There are several findings on CT that are individually non-specific but, when taken together, are highly suggestive of intestinal malrotation. Firstly, the relationship of the SMA and SMV is abnormal. The SMA is normally to the left of the SMV. This relationship was found in 79% of normal individuals but only 29% of individuals with malrotation [10]. Secondly, the location of the third portion of the duodenum (D3) is abnormal. D3 should be retroperitoneal, coursing horizontally from right-to-left posteroinferior to the superior mesenteric artery and eventually terminating at the duodenojejunal flexure in the left upper quadrant. This course was identified in 100% of normal individuals but only 2.5% of individuals with malrotation [10] Thirdly, the location of the proximal small bowel is atypical. After the duodenal sweep, the jejunum is normally in the left mid-abdomen coursing toward the ileum in the right lower quadrant. Yet, 91% of patients with malrotation were found to have proximal small bowel predominantly in the right hemiabdomen [10]. Our patient demonstrated all three of these findings, thus there was a high radiological suspicion for malrotation.

There is a notable lack of quality data on screening for malrotation in asymptomatic patients. The current evidence is focused on patient populations that have a higher prevalence of malrotation including those with congenital heart disease such as heterotaxy syndrome [11] and abdominal wall defects [12]. An APSA systematic review on screening concluded that there is minimal Level 4 evidence to support screening in these high-risk groups, resulting in a Grade D recommendation [4]. This recommendation was based on several studies noting a poor distinction in what constituted normal anatomy in upper gastrointestinal contrast studies (UGI). Similarly, using an UGI for screening in the general population is not well established and has been associated with a 15% false positive [13] and 6% false negative rate [14]. Higher quality evidence is needed to produce a recommendation for screening in asymptomatic children and adults.

Moreover, there are no clear guidelines on the management of older asymptomatic patients with malrotation as the literature regarding the benefit of surgical intervention is varied. The traditional rationale to not offer surgery to older asymptomatic children and adults is based on the reported declining risk of presenting with volvulus with advancing age [13]. A systematic review comparing observation versus prophylactic Ladd’s procedure in patients with heterotaxy syndrome and asymptomatic malrotation found a 14% rate of post-operative complications in those who underwent a Ladd’s, including a 3% rate of peri-operative mortality, 10% rate of small bowel obstruction, and 21% long-term mortality rate (mostly due to heart failure) [15]. The authors concluded that they could not ascertain whether the risk of death from a prophylactic Ladd’s or the risk of missed midgut volvulus in patients who are observed was greater. Proponents of a prophylactic Ladd’s procedure to reduce future complications cite the lower peri-operative risks associated with an elective surgery. A retrospective study of 33 patients, ranging in age between 11 and 83 years, revealed that post-operative complications occurred significantly more frequently in patients operated on emergently versus electively (60 vs 22%) [16].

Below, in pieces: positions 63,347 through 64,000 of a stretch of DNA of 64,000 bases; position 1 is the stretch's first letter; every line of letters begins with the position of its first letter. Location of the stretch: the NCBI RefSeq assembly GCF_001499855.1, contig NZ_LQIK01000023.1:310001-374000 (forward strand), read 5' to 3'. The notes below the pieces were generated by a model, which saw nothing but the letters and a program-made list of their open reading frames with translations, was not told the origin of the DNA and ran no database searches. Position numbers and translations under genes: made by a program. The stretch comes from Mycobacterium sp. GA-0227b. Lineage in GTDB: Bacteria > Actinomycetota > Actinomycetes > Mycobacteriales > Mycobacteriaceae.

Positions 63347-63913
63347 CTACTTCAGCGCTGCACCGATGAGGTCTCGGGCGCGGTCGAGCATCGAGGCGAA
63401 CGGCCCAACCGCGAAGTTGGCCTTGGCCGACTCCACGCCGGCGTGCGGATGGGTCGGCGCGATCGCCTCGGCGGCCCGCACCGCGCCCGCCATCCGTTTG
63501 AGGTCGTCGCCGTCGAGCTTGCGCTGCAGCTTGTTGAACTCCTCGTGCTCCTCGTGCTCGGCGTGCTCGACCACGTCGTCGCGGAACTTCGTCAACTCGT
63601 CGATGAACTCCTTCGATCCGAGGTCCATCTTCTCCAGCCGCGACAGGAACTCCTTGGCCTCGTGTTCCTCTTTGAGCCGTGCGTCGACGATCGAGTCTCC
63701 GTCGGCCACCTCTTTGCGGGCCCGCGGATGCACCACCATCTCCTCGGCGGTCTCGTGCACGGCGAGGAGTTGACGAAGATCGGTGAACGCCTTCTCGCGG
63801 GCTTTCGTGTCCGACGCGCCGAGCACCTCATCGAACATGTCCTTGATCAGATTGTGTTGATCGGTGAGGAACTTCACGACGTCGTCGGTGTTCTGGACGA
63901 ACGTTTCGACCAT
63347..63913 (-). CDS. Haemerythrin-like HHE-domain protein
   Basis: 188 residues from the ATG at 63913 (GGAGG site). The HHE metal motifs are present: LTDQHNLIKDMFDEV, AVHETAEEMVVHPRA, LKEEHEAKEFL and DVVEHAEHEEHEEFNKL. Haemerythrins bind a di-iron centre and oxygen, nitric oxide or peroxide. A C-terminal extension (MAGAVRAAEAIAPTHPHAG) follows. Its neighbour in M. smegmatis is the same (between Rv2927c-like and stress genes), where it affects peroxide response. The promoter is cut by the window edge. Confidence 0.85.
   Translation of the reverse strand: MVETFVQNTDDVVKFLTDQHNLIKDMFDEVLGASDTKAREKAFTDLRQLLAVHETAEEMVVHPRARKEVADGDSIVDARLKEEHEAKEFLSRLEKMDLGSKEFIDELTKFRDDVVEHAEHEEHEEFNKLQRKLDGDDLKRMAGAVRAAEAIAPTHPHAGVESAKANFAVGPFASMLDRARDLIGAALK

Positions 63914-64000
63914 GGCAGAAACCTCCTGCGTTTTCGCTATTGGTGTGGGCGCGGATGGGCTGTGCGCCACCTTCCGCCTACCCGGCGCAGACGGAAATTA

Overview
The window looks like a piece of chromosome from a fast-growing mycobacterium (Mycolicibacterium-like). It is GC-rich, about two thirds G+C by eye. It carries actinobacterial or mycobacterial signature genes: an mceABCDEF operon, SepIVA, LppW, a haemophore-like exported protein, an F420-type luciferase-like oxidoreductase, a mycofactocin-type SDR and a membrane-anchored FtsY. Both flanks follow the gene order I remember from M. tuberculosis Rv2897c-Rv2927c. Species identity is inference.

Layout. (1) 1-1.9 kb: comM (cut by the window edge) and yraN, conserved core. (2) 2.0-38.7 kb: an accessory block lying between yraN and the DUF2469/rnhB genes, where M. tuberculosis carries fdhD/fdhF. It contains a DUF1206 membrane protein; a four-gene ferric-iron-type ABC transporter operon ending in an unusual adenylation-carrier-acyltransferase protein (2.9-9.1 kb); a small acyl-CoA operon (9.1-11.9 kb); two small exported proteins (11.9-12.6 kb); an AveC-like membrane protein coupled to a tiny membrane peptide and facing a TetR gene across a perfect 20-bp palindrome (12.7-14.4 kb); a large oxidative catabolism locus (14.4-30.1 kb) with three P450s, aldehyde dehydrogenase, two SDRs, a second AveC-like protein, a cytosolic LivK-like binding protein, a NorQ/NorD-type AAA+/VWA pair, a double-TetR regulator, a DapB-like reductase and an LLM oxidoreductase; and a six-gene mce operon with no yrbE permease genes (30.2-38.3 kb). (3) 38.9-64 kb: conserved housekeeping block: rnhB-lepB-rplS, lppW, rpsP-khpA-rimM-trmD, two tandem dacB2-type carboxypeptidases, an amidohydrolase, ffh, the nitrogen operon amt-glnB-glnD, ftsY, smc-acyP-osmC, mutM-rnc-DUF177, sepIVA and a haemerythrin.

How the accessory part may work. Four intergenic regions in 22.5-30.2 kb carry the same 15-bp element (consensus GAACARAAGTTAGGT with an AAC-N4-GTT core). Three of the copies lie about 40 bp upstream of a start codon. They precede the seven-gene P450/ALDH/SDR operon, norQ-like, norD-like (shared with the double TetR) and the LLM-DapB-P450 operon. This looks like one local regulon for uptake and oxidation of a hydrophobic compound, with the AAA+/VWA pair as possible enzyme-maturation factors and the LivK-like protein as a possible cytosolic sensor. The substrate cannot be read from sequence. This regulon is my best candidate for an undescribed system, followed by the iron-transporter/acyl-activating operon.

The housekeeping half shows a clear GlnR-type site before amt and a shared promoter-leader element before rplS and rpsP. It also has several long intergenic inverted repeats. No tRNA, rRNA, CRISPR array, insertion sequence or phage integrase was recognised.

With our patient, we opted to perform an open Ladd’s procedure due to the acuity of his presentation, the extremely dilated stomach and duodenum, and the questionable etiology of his bowel ischemia given how rarely malrotation is diagnosed in his age group. The open approach is preferred in patients with confirmed or suspected midgut volvulus [17]. However, a Ladd’s procedure is often performed laparoscopically in the absence of bowel ischemia. There is evidence of an increased risk of volvulus recurrence with the laparoscopic approach in children due to the decreased formation of post-operative adhesions [17]. It is difficult to know whether malrotation caused or contributed to our patient’s bowel ischemia, or was an incidental finding in the setting of a paraduodenal hernia.

In conclusion, bowel ischemia secondary to a paraduodenal hernia in the setting of malrotation in a previously asymptomatic older adult is rarely encountered. While guidelines for screening and intervention in asymptomatic patients remain unclear, it is critical to keep malrotation on the differential in acutely ill patients with concerning presentations across pediatric and adult age groups. The prompt recognition and appropriate management of this potentially devastating condition will ultimately enhance patient outcomes.

Patient perspective

The patient was surprised to learn about what had caused his acute presentation to the hospital, especially as he had been very healthy his entire life. The patient’s family was curious whether there was a genetic component to malrotation, and they were counseled that it is not typically thought of as a hereditary disease. The patient was thankful that no bowel had to be resected, and that the problem was solved during a single operation. He had been counselled that he may become quite ill post-operatively given his multi-organ dysfunction on presentation. However, on post-operative day #1 he already felt very well, and overall felt like his recovery was quite smooth.